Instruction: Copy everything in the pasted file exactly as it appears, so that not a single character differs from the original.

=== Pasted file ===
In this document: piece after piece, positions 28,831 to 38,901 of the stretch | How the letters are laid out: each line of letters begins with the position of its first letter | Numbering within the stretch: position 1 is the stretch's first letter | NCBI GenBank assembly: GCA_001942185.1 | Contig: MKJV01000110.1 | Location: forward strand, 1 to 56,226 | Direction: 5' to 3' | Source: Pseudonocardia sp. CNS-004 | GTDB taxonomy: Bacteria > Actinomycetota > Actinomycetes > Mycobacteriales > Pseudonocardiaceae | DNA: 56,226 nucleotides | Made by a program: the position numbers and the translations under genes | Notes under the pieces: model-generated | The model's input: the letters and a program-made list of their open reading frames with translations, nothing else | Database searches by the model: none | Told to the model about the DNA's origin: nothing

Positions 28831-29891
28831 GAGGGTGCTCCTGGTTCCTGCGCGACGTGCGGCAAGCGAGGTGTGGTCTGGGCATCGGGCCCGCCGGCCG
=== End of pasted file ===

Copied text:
In this document: piece after piece, positions 28,831 to 38,901 of the stretch | How the letters are laid out: each line of letters begins with the position of its first letter | Numbering within the stretch: position 1 is the stretch's first letter | NCBI GenBank assembly: GCA_001942185.1 | Contig: MKJV01000110.1 | Location: forward strand, 1 to 56,226 | Direction: 5' to 3' | Source: Pseudonocardia sp. CNS-004 | GTDB taxonomy: Bacteria > Actinomycetota > Actinomycetes > Mycobacteriales > Pseudonocardiaceae | DNA: 56,226 nucleotides | Made by a program: the position numbers and the translations under genes | Notes under the pieces: model-generated | The model's input: the letters and a program-made list of their open reading frames with translations, nothing else | Database searches by the model: none | Told to the model about the DNA's origin: nothing

Positions 28831-29891
28831 GAGGGTGCTCCTGGTTCCTGCGCGACGTGCGGCAAGCGAGGTGTGGTCTGGGCATCGGGCCCGCCGGCCG